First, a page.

“People very connected,” he says. “They know their communities, they know world news, they have loads of information coming in but only limited bandwidth to process it – a vote.

“You’ve got this wealth of stuff and you’re trying to push it though this tiny tube.”

The Burnham effect

Voters in Bolton also get to elect the Greater Manchester mayor, and Andy Burnham is expected to comfortably win a third term. Labour councillors in the town are hoping for a halo effect.

Labour cabinet member Sue Haworth points to his efforts to build a thriving digital industries sector, to tackle digital poverty, and support for a real living wage and better working conditions. 

“The training provider Growth Company helps small business, social enterprise and some self employed workers in my council ward under Covid,” she says. “A young people’s travel pass continues as a tool in the box to gain children wider access to careers ideas and education. 

“Homelessness seen on the streets of towns would be far worse without his commitments.”

Nadim Islam, Conservative Bromley Cross councillor and chair of the Greater Manchester Combined Authority overview and scrutiny committee, takes a different view.

“It’s an Important election,” says Muslim. “People probably see it as a foregone conclusion but our candidate Laura Evans is popular even if it’s hard to be a popular Conservative in Greater Manchester.”

Evans, who stood against Burnham in 2021, was selected by the Conservatives this time around after the previous candidate, Dan Barker, defected to Reform UK.

Islam says: “She’s always been consistent in her views, for example on the clean air zone.”

He claims Burnham blamed central government for the controversial proposal for a charging clean air zone but actually only backed down from it when he realised the extent of local opposition.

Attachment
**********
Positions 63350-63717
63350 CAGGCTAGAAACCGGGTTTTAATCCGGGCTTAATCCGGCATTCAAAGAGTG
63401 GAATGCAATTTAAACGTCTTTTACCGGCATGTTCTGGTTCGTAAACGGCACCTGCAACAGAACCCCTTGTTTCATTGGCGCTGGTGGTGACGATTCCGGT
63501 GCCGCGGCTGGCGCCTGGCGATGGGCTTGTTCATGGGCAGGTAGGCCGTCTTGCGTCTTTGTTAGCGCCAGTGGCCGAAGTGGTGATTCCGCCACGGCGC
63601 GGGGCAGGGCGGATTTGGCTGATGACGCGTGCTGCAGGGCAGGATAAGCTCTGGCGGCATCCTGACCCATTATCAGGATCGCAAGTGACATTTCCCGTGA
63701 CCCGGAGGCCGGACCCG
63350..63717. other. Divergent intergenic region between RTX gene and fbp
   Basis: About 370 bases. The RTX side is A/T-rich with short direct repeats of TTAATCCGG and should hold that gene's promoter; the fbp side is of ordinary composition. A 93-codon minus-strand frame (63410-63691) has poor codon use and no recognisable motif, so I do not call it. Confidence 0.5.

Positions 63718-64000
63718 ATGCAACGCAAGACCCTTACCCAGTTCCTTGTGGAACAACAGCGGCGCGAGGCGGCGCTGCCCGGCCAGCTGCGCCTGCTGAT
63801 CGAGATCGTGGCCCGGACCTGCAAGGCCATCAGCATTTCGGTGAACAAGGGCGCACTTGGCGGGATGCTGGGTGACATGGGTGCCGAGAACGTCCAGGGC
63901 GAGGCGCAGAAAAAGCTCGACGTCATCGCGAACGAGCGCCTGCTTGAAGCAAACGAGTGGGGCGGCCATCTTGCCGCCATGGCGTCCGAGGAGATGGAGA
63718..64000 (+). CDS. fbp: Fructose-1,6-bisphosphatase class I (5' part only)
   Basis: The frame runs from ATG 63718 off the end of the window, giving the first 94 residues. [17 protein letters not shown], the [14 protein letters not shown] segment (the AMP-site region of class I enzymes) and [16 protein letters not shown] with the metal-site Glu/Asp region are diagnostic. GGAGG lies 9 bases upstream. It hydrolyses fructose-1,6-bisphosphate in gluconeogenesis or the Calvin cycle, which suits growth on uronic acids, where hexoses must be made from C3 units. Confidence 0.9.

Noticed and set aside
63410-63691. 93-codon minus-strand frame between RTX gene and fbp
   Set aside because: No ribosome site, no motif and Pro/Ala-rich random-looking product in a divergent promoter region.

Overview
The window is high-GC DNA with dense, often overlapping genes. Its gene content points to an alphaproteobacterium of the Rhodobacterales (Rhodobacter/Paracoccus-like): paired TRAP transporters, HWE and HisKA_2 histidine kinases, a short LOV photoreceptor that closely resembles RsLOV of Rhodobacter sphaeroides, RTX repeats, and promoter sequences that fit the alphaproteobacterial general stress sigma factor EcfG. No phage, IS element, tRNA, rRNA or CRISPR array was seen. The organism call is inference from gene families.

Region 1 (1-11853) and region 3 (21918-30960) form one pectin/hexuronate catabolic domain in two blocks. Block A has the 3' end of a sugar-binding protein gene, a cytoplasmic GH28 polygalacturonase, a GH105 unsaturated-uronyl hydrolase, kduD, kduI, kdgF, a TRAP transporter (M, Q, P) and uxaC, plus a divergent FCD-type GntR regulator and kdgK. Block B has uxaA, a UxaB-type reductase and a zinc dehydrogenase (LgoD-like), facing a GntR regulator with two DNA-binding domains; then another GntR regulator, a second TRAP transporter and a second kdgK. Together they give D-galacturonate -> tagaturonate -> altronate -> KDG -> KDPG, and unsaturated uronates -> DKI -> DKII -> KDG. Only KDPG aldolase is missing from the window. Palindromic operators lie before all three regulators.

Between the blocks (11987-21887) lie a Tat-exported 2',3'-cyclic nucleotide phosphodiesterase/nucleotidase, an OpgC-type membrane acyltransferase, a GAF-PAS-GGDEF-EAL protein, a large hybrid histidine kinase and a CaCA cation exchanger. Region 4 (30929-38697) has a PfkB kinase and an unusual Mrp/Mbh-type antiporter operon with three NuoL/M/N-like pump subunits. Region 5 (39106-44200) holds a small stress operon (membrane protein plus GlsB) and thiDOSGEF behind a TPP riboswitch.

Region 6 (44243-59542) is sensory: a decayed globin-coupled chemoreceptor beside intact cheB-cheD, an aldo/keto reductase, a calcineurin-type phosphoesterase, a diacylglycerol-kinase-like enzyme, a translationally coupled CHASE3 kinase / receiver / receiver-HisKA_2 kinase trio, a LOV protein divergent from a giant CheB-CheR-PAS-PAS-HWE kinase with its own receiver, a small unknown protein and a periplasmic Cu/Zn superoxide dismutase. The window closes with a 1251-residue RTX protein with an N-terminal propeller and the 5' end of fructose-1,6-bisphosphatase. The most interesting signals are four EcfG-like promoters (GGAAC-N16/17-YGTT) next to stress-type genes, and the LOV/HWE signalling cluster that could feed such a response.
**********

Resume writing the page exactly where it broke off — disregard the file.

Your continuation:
Andy Burnham is expected to comfortably win a third term


Muslim also criticises the mayor’s record on rough sleeping and policing.
“Time and again these pledges Burnham has made, he’s failed on. Laura Evans would be great at doing the job.”

Hyper-local Bolton

Bolton has an unusually strong presence of hyper-local parties on the council.

Horwich and Blackrod First Independents hold all the seats in the two wards where they stand, and are well organised.

Victoria Rigby is up for re-election in Horwich North, where there is also a contest for Craig Rotheram’s seat. He stepped down last month because of early onset Alzheimer’s disease. 

In Horwich South and Blackrod, Samantha Williamson is standing for re-election.

The picture is more complicated in Kearsley, redolent for older readers of Monty Python’s People’s Front of Judea-Judean People’s Front split.

Melanie Livesey is the councillor facing re-election. She was elected as a member of One Kearsley, which split from Farnworth and Kearsley First in 2020. But after last year’s local elections, One Kearsley founder Paul Heslop resigned and Livesey and fellow councillor Debbie Newall joined Labour.

Those former Labour voters who felt ignored by their party and voted in the One Kearsley councillors might be forgiven for being annoyed, and that may affect the election result.

“Usually when hyper-local parties break through in significant numbers, something’s gone wrong with the local party system,” says Liverpool University politics professor Stuart Wilks-Heeg. “It could be that there was one-party dominance or that there’s been been some sort of local scandal.

“Most are short run, quite ephemeral and don’t achieve much. But they can be a kick up the backside. They’re fascinating, they do pop up everywhere and they’re unpredictable.”